Tag Archives: Publishing and Printing

Pocket Money

Even with the widespread acceptance of the Euro, these days there are still about thirty currencies in use among the fifty countries of Europe. In the 17th century, things were much more complicated for travelers. This Dutch book offered a … Continue reading

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Historic Peregrinations

Shifting Borders: A Journey to the Centre of our World(s) at the Treasures of the Brotherton Gallery in Leeds, England, focuses on the world of travel, guidebooks, and historic maps as well as contemporary artists’ books. For my money the … Continue reading

Posted in Art, Asia, Books, Europe, History, Maps, Middle East | Tagged , , , | 1 Comment

Whence the Manicule

I have long been fascinated by medieval manuscripts, incunabula, and early books in general. Recently I stumbled upon a number of images that included manicules within text margins and thought —whence the manicule. The manicule, ☛, is a typographic mark with the appearance of … Continue reading

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I am not a Luddite, but…

This week I ran across a press release for a new web-based “publishing” company that is now selling a form of ebooks as NFTs. After reading the press release (see below) and checking out the website my initial reaction to … Continue reading

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Words Are Music To A Bibliophile

I recently had an email from a former book customer asking if I could recommend a bibliopegist. My first response was: What’s a bibliopegist. I was only a little embarassed to admit that I didn’t know that it was another word for bookbinder. This … Continue reading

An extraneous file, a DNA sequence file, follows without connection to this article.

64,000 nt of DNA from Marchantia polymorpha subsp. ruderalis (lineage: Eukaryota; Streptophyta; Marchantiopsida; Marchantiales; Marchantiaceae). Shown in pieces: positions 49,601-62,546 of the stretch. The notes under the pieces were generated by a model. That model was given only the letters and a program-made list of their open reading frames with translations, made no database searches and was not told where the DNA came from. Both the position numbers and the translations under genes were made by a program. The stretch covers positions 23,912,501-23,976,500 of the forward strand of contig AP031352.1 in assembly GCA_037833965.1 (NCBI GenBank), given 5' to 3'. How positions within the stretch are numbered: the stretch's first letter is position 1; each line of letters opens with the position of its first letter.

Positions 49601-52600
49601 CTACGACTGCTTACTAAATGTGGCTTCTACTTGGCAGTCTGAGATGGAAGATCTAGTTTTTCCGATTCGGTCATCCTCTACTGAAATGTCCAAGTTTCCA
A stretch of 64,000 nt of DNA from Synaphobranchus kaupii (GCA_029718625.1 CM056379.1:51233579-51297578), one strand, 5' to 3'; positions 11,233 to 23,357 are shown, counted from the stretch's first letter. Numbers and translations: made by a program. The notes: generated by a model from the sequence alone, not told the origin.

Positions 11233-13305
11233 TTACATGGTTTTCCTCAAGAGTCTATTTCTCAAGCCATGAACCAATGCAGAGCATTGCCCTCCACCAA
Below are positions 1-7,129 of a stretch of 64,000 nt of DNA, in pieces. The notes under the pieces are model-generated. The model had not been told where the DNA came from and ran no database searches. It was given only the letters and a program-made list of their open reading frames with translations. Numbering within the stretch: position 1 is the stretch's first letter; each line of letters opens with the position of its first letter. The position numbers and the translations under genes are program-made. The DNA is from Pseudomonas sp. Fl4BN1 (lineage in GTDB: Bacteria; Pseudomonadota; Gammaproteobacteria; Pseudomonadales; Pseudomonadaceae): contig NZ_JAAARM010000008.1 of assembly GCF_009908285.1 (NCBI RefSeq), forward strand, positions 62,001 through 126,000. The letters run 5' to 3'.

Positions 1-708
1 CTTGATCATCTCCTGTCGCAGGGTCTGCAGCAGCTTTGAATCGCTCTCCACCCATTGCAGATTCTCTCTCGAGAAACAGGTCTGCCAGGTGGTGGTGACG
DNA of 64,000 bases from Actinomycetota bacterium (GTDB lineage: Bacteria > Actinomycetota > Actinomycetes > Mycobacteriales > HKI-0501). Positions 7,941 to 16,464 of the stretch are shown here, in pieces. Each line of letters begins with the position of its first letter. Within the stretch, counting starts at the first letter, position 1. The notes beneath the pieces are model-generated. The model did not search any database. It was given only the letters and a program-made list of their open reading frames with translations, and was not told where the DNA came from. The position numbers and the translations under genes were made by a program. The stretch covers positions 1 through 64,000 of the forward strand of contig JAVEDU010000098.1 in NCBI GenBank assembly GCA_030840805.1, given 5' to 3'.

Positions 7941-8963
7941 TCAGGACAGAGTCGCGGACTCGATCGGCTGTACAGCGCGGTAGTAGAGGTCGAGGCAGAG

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Nonbuyer’s Remorse

I have happily been able to attend some regional book sales again after a two year hiatus. At a recent event I handled but didn’t purchase a copy of Robert Louis Stevenson’s The Master of Ballentræ .The 1965 Limited Edition … Continue reading

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Don’t Judge This Book By Its Covers

I’ve been looking forward to Dave Eggers’ follow-up to his best-selling tech novel The Circle and now its been released with an added surprise. His new book , The Every , is a sequel to his previous novel which skewered … Continue reading

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Serpentine Saturday

The wavy patterns on the edges, covers, and endpapers on this tooled and blind-stamped, half-bound book are from Carew’s Survey of Cornwall . This edition was printed in London by Thomas Bensley for J. Faulder and Rees and Curtis in 1811, although Carew’s … Continue reading

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So this is a new kind of book burning

I recently read a story about a novel type of book burning. It seems that British author Jeanette Winterson was extremely disappointed in new editions of her novels that were published with cover art and blurbs that she found highly … Continue reading

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Are you ready for fore edge Friday

  This example for Fore Edge Friday comes from the second edition of The Canterbury Tales of Chaucer to Which are Added an Essay on His Language and Versification, and an Introductory Discourse, Together with Notes and a Glossary by English … Continue reading

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